Active Research Programs:

1) hiPSC Disease Modeling of Thoracic Aortic Aneurysm

Thoracic aortic aneurysm (TAA) is one of the leading causes of death in the United States. The current treatment is limited to surgical intervention, and there is an urgent need for a better understanding of the molecular mechanisms underlying TAA formation and progression. We use human induced pluripotent stem cells, gene editing and lineage-specific cell differentiation to understand the molecular and cellular mechanisms of TAA formation.

2) Characterization of Genetic Variants associated with Congenital Heart Defects using Genomics Approaches

We aim to identify protein-coding and regulatory genetic variants associated with congenital heart defects including bicuspid aortic valve (BAV) which affects 1-2% of the population. We also functionally characterize the role of these variants in disease formation using in vitro models.

We have adapted single cell approaches to reveal the molecular defects caused by disease variants both in vitro and in vivo. Recently, we demonstrated the heterogeneity of smooth muscle cells derived from conventional differentiation protocols and characterized the global transcriptional changes caused by an LDS-associated mutation. Furthermore, we are applying spatial transcriptomics approaches to map transcriptional changes in surgical specimens from patients with various aortic diseases.

3) Bioengineered blood vessels to model Thoracic Aortic Aneurysm

A major obstacle in TAA research is that human tissue is not available in the early clinically-silent phase of the disease, and end-stage tissue collected during surgical repair is likely to have endured cellular and molecular changes over many years, obscuring the early molecular causes of the disease. Development of better models is essential in uncovering the temporal molecular changes during aneurysm formation and to ultimately screen drugs. To model aortic aneurysms, we seed SMCs derived from isogenic control (WT) and knock-in (KI) hiPSCs on polyglycolide (PGA) mesh, and culture them in vitro. Both WT and KI iPSC-TEBVs appear opaque, and have mechanical properties similar to native vessels after 8 weeks. We also obtain primary SMCs from normal donor and diseased aortic tissues, and use them for TEBV generation to model aortic aneurysm.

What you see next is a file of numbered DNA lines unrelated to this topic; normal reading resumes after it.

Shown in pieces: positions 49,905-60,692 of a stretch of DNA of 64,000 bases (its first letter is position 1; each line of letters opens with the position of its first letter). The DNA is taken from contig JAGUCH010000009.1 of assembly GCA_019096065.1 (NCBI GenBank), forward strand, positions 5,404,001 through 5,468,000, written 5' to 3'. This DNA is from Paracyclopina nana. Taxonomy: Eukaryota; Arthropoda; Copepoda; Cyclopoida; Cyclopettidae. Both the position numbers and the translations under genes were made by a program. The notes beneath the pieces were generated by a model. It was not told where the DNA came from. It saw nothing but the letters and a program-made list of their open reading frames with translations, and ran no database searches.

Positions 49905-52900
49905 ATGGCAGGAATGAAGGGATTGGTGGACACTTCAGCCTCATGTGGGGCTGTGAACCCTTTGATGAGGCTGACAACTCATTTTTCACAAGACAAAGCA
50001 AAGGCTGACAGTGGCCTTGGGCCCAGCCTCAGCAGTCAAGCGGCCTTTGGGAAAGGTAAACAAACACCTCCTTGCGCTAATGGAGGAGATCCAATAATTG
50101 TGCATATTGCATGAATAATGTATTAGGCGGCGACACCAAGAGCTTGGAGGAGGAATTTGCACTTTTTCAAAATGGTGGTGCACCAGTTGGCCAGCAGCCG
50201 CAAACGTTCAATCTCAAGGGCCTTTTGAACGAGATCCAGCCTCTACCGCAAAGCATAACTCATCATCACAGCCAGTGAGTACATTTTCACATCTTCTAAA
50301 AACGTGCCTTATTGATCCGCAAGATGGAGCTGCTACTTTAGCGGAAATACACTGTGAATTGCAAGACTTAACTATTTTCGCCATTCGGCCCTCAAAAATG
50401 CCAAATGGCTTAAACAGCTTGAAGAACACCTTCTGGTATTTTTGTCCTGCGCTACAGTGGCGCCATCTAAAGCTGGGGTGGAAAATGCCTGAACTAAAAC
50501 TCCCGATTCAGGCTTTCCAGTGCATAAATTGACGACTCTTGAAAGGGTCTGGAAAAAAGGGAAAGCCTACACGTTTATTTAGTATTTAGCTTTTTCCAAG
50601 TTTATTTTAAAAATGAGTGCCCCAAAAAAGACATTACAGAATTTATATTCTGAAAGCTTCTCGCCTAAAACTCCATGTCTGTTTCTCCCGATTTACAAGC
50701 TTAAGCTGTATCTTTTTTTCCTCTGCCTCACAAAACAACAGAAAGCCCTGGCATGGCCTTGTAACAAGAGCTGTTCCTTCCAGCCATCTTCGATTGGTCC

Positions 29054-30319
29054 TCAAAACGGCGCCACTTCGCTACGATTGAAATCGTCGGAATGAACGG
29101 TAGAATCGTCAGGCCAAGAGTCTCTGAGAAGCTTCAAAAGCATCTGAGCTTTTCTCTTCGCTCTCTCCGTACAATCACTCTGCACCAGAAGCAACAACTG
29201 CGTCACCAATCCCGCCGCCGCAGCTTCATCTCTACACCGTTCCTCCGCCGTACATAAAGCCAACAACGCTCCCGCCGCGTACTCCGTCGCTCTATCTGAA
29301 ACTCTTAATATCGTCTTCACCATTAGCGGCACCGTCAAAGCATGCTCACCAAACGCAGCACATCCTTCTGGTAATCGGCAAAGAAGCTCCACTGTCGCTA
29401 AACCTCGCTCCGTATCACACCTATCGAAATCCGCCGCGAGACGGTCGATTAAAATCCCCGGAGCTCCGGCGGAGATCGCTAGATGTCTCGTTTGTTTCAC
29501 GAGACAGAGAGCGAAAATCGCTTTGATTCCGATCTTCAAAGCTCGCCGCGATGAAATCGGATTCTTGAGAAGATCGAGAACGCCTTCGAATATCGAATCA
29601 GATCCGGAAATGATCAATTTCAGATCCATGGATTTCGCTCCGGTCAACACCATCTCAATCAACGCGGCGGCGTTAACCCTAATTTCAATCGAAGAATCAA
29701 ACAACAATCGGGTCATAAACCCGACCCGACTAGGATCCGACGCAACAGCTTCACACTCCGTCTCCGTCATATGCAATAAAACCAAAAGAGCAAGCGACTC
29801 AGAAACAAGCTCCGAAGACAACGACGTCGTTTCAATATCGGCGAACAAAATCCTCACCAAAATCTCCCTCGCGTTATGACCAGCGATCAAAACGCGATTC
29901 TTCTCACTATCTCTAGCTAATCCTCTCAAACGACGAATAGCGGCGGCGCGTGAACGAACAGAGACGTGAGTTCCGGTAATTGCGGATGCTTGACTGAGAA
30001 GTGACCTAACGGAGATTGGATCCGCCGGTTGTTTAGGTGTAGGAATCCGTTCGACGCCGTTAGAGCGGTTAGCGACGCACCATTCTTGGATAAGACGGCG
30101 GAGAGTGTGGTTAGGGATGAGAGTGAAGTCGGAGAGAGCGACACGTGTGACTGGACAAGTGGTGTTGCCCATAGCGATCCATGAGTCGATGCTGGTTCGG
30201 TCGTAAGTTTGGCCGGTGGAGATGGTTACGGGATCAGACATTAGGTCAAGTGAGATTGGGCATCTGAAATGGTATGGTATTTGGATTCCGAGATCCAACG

In collaboration with CAMTraST, we use immunodeficient rabbit and rat models to implant the TEBVs, and to capture clinical aneurysm features. We are utilizing this powerful platform to screen drugs against pathogenic variants associated with thoracic aortic aneurysm.

4) Outcome based Clinical Research

Our clinical team focuses on developing novel and effective techniques to improve the surgical outcome of various procedures targeting thoracic aortic aneurysm and dissection. We have built large databases and tissue banks of patients with aortic dissection and BAV to follow long-term outcomes and for subsequent molecular studies.

Relevant Publications:

Zhou et al., Circulation 2021: hiPSC Modeling of Lineage-Specific Smooth Muscle Cell Defects Caused by TGFBR1A230T Variant, and its Therapeutic Implications for Loeys-Dietz Syndrome.

Navarro et al., Biomaterials 2021: Biomimetic tubular scaffold with heparin conjugation for rapid degradation in in situ regeneration of a small diameter neoartery.

Yang JCTVS Tech. 2021: A novel simple technique to enlarge the aortic annulus by two valve sizes.

Song et al., Stem Cell Reports 2021: Development of the Nude Rabbit Model.

Gong et al., ATVB 2020: In Vitro Lineage-Specific Differentiation of Vascular Smooth Muscle Cells in Response to SMAD3 Deficiency.

Yang et al., Circulation 2018: Endovascular Fenestration/Stenting First Followed by Delayed Open Aortic Repair for Acute Type A Aortic Dissection With Malperfusion Syndrome.

Yang et al., Nature Communications 2017: Protein-altering and regulatory genetic variants near GATA4 implicated in bicuspid aortic valve.